It’s a mistake to defend DAOs on the grounds that code is free speech. Some code is speech, but not all code is speech. And code can also directly affect the world. DAOs, which are in essence autonomous golems, made from code rather than clay, make this distinction especially stark.
This will become even more important as robots become more capable and prevalent. Robots are even more obviously golems than DAOs are, performing actions in the physical world. Should their code enjoy a safe harbor from the law? What if robots, like DAOs, are designed to obey only their initial instructions, however unlawful—and refuse all further updates or commands? Assuming that code is free speech and only free speech, and ignoring its functional purpose, will at best tangle the law up in knots.
Tying free speech arguments to the cause of DAOs like Tornado Cash imperils some of the important free speech victories that were won in the past. But the risks for everyone might be even greater if that argument wins. A world where democratic governments are unable to enforce their laws is not a world where civic spaces or civil liberties will thrive.
This essay was written with Henry Farrell, and previously appeared on Lawfare.com.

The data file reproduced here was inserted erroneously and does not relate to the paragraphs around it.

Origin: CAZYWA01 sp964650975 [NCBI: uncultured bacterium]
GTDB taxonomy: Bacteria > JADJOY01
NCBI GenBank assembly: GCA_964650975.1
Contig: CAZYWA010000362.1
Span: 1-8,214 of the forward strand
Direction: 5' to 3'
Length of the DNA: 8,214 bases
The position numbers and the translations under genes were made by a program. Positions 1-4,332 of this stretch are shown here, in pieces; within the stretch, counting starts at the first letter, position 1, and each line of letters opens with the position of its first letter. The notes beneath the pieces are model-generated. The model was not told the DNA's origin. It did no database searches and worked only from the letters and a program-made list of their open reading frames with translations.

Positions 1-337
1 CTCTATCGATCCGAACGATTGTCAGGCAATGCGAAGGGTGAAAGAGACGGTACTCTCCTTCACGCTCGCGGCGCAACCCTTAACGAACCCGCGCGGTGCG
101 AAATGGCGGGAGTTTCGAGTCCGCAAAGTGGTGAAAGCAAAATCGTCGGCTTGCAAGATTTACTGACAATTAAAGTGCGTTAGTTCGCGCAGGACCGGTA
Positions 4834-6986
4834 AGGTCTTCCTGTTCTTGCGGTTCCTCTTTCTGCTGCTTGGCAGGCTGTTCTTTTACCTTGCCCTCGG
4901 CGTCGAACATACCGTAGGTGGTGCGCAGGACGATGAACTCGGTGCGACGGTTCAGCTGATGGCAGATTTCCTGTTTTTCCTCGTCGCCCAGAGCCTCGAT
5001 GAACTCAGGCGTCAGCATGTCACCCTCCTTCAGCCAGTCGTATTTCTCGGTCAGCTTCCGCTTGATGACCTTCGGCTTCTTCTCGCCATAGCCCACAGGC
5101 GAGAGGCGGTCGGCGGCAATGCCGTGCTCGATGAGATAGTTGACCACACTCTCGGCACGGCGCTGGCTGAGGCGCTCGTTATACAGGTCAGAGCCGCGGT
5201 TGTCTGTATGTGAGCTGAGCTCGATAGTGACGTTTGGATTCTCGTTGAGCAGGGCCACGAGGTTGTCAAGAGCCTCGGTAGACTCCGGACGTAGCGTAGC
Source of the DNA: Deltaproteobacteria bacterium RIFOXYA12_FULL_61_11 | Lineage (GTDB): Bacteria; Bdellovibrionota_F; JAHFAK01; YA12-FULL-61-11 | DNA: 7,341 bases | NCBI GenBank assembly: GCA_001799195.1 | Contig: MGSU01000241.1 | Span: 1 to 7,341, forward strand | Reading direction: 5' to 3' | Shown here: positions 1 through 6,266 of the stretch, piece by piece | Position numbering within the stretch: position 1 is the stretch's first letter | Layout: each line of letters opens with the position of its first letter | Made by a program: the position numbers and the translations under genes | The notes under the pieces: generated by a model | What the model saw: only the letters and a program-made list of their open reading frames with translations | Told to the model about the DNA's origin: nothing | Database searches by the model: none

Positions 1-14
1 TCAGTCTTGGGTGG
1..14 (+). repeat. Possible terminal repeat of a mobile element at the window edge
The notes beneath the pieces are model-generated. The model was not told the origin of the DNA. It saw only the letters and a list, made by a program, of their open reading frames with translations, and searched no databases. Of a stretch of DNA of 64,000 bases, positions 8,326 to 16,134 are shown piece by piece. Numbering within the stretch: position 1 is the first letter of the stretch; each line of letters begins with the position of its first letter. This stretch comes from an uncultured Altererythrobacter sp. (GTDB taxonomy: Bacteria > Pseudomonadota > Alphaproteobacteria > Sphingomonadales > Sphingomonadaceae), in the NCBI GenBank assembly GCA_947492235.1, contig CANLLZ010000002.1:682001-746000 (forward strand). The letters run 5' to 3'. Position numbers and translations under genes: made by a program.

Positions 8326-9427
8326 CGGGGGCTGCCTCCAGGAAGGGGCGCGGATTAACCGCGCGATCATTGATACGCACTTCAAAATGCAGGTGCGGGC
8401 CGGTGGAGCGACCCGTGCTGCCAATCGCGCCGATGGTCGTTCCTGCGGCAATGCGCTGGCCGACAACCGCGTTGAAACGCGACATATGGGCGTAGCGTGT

[2022.10.14] This is a current list of where and when I am scheduled to speak:
- I’m speaking at the World Ethical Data Forum, online, October 26-28, 2022.
- I’m speaking at the 24th International Information Security Conference in Madrid, Spain, on November 17, 2022.
The list is maintained on this page.
Since 1998, CRYPTO-GRAM has been a free monthly newsletter providing summaries, analyses, insights, and commentaries on security technology. To subscribe, or to read back issues, see Crypto-Gram’s web page.
You can also read these articles on my blog, Schneier on Security.
Please feel free to forward CRYPTO-GRAM, in whole or in part, to colleagues and friends who will find it valuable. Permission is also granted to reprint CRYPTO-GRAM, as long as it is reprinted in its entirety.
Bruce Schneier is an internationally renowned security technologist, called a security guru by the Economist. He is the author of over one dozen books—including his latest, We Have Root—as well as hundreds of articles, essays, and academic papers. His newsletter and blog are read by over 250,000 people. Schneier is a fellow at the Berkman Klein Center for Internet & Society at Harvard University; a Lecturer in Public Policy at the Harvard Kennedy School; a board member of the Electronic Frontier Foundation, AccessNow, and the Tor Project; and an Advisory Board Member of the Electronic Privacy Information Center and VerifiedVoting.org. He is the Chief of Security Architecture at Inrupt, Inc.
Copyright © 2022 by Bruce Schneier.